The implantable cardioverter-defibrillator (ICD) improves survival in patients who have been resuscitated from ventricular fibrillation or unstable ventricular tachycardia (ie, secondary prevention of sudden cardiac death). Compelling data indicate that the ICD is also effective in the primary prevention of sudden cardiac death (SCD) in select high risk patients. (See "Overview of sudden cardiac arrest and sudden cardiac death".)
Most ICD candidates are ambulatory and appear well enough to drive an automobile. However, due to the risks of ventricular arrhythmias and ICD shocks, there are concerns about the risks associated with driving in this population. This topic will review issues related to driving in patients with an ICD.
CONCERNS WITH DRIVING
Concerns about driving center on the risk of symptomatic ventricular tachyarrhythmias and/or ICD discharge. More specifically, the risks associated with driving are based upon the likelihood that such events could impair consciousness and the patient's ability to control the vehicle. Driving, therefore, carries risk for the patient, other occupants of the vehicle, and persons outside of the vehicle. The extension of risk to others makes this issue a public health concern. Data regarding the risks associated with driving with an ICD are primarily retrospective, with no prospective trials that have randomized patients to driving with or without restrictions, and recommendations are based primarily on expert opinion and public policy.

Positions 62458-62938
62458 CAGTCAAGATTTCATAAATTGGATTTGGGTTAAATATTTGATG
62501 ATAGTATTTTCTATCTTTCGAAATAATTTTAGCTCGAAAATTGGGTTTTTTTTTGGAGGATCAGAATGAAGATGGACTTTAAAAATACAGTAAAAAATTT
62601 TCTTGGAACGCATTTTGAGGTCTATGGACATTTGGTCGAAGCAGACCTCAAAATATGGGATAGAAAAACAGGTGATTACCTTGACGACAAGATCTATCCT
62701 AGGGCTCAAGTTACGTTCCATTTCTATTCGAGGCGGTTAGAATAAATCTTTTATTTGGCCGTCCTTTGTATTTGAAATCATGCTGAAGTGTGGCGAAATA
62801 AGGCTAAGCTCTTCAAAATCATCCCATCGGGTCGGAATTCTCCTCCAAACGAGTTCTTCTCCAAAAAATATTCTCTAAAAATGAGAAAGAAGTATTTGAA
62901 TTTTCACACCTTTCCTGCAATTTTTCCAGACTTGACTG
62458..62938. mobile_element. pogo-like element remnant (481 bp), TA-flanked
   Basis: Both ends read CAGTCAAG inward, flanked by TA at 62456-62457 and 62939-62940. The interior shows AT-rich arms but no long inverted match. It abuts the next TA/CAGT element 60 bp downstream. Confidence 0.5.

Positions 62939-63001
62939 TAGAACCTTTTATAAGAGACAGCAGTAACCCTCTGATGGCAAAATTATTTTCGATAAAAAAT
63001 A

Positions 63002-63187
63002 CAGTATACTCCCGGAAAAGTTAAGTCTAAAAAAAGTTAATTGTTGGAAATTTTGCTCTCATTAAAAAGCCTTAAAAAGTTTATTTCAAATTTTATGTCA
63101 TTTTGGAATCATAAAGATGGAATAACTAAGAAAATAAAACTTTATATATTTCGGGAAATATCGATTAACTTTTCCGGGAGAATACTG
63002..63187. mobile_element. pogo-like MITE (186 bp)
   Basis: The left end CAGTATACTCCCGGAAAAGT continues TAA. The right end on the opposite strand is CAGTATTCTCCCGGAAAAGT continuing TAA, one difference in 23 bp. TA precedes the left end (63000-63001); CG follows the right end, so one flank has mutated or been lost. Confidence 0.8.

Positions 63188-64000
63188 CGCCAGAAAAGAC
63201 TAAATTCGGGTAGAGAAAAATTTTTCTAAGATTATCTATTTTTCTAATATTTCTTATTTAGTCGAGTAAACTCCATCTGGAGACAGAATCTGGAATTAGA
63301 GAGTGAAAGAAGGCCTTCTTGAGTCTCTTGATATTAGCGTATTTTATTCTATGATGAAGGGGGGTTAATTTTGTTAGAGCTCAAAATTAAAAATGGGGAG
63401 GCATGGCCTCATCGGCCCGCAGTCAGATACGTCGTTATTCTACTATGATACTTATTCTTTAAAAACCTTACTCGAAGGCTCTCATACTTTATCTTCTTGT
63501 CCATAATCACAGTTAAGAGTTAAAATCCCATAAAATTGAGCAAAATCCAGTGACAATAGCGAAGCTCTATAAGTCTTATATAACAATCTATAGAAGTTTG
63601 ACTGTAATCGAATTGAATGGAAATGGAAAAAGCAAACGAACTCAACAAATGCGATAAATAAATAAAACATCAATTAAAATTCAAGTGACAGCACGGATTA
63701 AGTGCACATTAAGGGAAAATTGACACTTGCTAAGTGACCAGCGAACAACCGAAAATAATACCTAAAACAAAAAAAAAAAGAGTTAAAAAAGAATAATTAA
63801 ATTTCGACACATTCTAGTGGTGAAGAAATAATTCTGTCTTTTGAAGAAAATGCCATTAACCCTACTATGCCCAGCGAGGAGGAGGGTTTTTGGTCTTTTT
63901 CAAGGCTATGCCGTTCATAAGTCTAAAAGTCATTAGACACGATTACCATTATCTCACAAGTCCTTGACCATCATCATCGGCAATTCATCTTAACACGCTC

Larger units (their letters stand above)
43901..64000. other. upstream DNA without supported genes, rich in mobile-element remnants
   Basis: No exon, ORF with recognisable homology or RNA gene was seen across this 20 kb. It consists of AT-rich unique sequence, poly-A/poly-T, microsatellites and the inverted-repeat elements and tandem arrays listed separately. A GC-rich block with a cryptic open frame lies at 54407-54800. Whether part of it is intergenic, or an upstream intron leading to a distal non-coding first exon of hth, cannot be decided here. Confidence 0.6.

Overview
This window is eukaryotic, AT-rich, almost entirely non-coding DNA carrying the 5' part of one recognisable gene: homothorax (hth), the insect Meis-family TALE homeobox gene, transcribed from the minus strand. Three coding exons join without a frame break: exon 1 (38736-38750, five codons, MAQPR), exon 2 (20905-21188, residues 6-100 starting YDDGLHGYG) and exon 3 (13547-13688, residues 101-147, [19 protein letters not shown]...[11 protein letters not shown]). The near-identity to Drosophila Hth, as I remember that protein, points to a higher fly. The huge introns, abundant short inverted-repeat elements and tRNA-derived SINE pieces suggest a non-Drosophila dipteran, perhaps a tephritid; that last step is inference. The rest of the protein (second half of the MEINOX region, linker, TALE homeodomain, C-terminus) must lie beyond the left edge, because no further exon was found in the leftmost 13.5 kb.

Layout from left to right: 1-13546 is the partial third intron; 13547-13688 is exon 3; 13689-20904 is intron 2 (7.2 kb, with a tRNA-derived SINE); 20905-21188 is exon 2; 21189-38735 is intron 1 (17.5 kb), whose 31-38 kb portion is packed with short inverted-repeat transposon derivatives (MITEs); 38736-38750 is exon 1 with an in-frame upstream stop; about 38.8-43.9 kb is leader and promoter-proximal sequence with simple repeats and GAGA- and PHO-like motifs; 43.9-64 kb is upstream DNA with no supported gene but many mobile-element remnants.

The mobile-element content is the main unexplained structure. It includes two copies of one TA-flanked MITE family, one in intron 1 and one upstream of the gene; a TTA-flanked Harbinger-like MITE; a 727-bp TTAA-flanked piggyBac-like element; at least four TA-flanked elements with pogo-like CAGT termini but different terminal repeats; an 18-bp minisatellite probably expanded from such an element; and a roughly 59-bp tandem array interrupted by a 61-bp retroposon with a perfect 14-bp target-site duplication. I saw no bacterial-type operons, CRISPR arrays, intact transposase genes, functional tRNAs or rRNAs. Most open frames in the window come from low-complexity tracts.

Mechanisms of risk — Both ventricular arrhythmias and the actions of the ICD itself can potentially interfere with driving by several mechanisms:
- Sudden cardiac death – Although ICDs improve survival, they do not entirely eliminate the risk of sudden cardiac death (SCD). Data from major trials indicate that the rate of SCD among patients who receive an ICD for secondary prevention is one to two percent per year [1-3]. Similar or slightly lower SCD rates have been reported in major primary prevention trials [4-6].
- Syncope – Even rapid treatment of a ventricular arrhythmia by an ICD may not protect against driving impairment, since syncope or altered states of consciousness can still occur. In a review of 421 ICD patients, for example, syncope occurred in approximately 15 percent . (See 'Syncope' below.)
- Transient incapacitation from the shock – Even if therapy is successful and the patient remains conscious, the discomfort from an ICD discharge, either appropriate or inappropriate, may startle or briefly incapacitate the patient and disrupt safe motor vehicle operation.